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Proceedings Paper

Fluorescence confocal endomicroscopy in biological imaging
Author(s): Peter M. Delaney; Steven Thomas; John Allen; Wendy McLaren; Elise Murr; Martin Harris
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Paper Abstract

In vivo fluorescence microscopic imaging of biological systems in human disease states and animal models is possible with high optical resolution and mega pixel point-scanning performance using optimised off-the-shelf turn-key devices. There are however various trade-offs between tissue access and instrument performance when miniaturising in vivo microscopy systems. A miniature confocal scanning technology that was developed for clinical human endoscopy has been configured into a portable device for direct hand-held interrogation of living tissue in whole animal models (Optiscan FIVE-1 system). Scanning probes of 6.3mm diameter with a distal tip diameter of 5.0mm were constructed either in a 150mm length for accessible tissue, or a 300mm probe for laparoscopic interrogation of internal tissues in larger animal models. Both devices collect fluorescence confocal images (excitation 488 nm; emission >505 or >550 nm) comprised of 1024 x 1204 sampling points/image frame, with lateral resolution 0.7um; axial resolution 7um; FOV 475 x 475um. The operator can dynamically control imaging depth from the tissue surface to approx 250um in 4um steps via an internally integrated zaxis actuator. Further miniaturisation is achieved using an imaging contact probe based on scanning the proximal end of a high-density optical fibre bundle (~30,000 fibres) of <1mm diameter to transfer the confocal imaging plane to tissue in intact small animal organs, albeit at lower resolution (30,000 sampling points/image). In rodent models, imaging was performed using various fluorescent staining protocols including fluorescently labelled receptor ligands, labelled antibodies, FITC-dextrans, vital dyes and labelled cells administered topically or intravenously. Abdominal organs of large animals were accessed laparoscopically and contrasted using i.v. fluorescein-sodium. Articular cartilage of sheep and pigs was fluorescently stained with calcein-AM or fluorescein. Surface and sub-surface cellular and sub-cellular details could be readily visualised in vivo at high resolution. In rodent disease models, in vivo endomicroscopy with appropriate fluorescent agents allowed examination of thrombosis formation, tumour microvasculature and liver metastases, diagnosis and staging of ulcerative colitis, liver necrosis and glomerulonephritis. Miniaturised confocal endomicroscopy allows rapid in vivo molecular and subsurface microscopy of normal and pathologic tissue at high resolution in small and large whole animal models. Fluorescein endomicroscopy has recently been introduced into the medical device market as a clinical imaging tool in GI endoscopy and is undergoing clinical evaluation in laparoscopic surgery. This medical usage is encouraging in-situ endomicroscopy as an important pre-clinical research tool to observe microscopic and molecular system biologic events in vivo in animal models for various human diseases.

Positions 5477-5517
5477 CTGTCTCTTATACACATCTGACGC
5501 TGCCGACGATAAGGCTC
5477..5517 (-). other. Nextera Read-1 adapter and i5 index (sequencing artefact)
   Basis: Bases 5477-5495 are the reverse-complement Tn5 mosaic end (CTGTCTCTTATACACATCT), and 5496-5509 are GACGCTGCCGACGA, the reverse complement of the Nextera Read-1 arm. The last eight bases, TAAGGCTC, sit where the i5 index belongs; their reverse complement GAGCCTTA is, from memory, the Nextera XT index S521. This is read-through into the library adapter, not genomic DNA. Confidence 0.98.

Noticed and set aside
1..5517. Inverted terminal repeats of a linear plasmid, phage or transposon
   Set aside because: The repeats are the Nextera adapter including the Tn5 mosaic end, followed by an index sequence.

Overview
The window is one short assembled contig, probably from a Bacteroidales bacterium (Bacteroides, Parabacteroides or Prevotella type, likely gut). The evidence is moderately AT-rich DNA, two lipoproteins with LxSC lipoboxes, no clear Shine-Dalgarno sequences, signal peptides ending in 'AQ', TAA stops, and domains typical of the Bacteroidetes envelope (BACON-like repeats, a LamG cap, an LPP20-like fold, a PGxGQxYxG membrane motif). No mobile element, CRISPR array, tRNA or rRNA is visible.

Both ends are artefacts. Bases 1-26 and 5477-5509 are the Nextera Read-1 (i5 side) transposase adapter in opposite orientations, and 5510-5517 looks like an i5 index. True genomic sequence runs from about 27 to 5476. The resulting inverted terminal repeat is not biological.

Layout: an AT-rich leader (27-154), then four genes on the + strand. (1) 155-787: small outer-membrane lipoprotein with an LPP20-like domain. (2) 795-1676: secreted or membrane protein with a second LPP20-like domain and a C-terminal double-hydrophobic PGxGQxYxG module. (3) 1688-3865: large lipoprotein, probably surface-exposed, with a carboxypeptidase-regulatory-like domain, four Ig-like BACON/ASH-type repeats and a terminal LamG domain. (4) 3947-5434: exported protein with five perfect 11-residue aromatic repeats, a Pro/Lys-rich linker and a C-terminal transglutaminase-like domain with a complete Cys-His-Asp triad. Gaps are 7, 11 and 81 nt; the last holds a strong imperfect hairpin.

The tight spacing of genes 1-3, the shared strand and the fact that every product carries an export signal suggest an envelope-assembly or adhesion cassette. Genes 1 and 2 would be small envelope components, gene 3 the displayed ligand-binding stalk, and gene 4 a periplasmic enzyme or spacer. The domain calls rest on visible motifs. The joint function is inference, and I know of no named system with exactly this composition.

Paper Details

Date Published: 14 February 2007
PDF: 11 pages
Proc. SPIE 6432, Endoscopic Microscopy II, 64320G (14 February 2007); doi: 10.1117/12.702254
Show Author Affiliations
Peter M. Delaney, Optiscan Pty. Ltd. (Australia)
Steven Thomas, Optiscan Pty. Ltd. (Australia)
John Allen, Optiscan Pty. Ltd. (Australia)
Wendy McLaren, Optiscan Pty. Ltd. (Australia)
Elise Murr, Optiscan Pty. Ltd. (Australia)
Martin Harris, Optiscan Pty. Ltd. (Australia)


Published in SPIE Proceedings Vol. 6432:
Endoscopic Microscopy II
Guillermo J. Tearney M.D.; Thomas D. Wang, Editor(s)

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